A RAPE charity is reportedly being sued by a victim of sexual assault after a woman's only meeting was attended by a transgender person.
The Brighton-based organisation is facing legal action from a woman who claims the situation made her feel "uncomfortable" and unable to speak, according to a report.
The woman told the BBC she stopped going to the sessions and is now bringing a case against Survivors’ Network, claiming indirect discrimination, victimisation and harassment.
Laywers representing Sarah - not her real name - claim that the charity failed to meet the needs of all sexual violence victims.
The charity has said that "trans women are women and, as such, they are welcome into all of our women-only spaces".
The lawsuit is seen as a test case amid a national debate about single-sex spaces and the inclusion of transgender people.
Sarah told the BBC: “I think my case is about women’s rights."
She told the BBC how she had been groomed and sexually abused when she was a child and raped by a man she knew in her 20s, but decided not to go to the police.
After knowing she would have to come into contact with the man who attacked her, she approached Survivors’ Network for help and said she felt an immediate benefit from group sessions.
However, Sarah said the session was then attended by a trans woman who "presented as typically male".
She said: “I don’t trust men because I have been raped by a man. I just don’t necessarily trust that men are always who they say they are.”
Sarah salso told the BBC how she was asked to speak by the person running the session and felt “manipulated and coerced into talking”.
She says she had a panic attack after the session was over.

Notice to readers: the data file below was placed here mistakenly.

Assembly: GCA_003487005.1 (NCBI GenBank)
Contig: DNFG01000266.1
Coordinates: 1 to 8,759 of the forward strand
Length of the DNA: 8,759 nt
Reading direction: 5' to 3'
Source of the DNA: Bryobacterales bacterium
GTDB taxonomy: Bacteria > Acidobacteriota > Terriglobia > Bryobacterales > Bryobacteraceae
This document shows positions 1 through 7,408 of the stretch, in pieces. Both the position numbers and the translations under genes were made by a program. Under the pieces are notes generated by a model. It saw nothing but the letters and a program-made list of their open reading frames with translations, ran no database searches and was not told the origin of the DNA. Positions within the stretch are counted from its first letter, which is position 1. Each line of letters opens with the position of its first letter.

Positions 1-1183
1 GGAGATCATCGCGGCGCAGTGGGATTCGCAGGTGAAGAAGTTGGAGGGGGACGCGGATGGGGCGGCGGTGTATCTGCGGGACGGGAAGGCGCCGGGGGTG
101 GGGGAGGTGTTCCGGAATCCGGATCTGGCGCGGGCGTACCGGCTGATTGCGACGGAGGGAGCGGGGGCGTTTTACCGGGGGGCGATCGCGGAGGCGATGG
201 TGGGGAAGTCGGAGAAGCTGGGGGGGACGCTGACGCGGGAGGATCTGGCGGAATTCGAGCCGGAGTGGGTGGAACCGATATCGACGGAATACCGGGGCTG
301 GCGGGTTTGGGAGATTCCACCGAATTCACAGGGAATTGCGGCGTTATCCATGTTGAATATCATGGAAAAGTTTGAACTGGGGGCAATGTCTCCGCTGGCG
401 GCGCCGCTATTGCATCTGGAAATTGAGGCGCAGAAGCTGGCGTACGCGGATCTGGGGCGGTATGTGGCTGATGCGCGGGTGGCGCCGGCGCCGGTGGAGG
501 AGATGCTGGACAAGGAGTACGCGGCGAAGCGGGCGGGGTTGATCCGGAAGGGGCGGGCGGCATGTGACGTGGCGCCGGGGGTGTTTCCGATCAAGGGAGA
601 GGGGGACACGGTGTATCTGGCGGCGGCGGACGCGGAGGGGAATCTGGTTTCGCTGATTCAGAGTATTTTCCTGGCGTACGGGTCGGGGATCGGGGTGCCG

In a statement published last month, a spokeswoman for the charity said: “We wholeheartedly disagree with any suggestion that we haven’t complied with the law and we will be vigorously defending the anticipated allegations.
“We support survivors of all ages and genders in Sussex and this includes trans and non-binary people.
“We are committed to intersectionality and trans-inclusive feminism is central to our ethos.
"Trans women are women and, as such, they are welcome into all of our women-only spaces.”
The charity said that “Sarah” made a complaint in September 2021 about the presence of another attendee in a group work session and, at the end of the formal complaints process, felt that she was unable to continue accessing the service.
The spokeswoman said: “We recognise that the claimant hasn’t felt able to access the services she would like at Survivors’ Network.
“We have offered the claimant individual one-to-one support, and so far she has not taken us up on this offer.
“We want to make clear that this offer is still open to the claimant.”
Guidance published by the Equality and Human Rights Commission said that, in certain places, providers can offer services for people of the same sex that “prevent, limit or modify” transgender people from attending if it balances the needs of users of the service and is “a proportionate means of achieving a legitimate aim”.
The Argus has contacted Survivors’ Network for comment.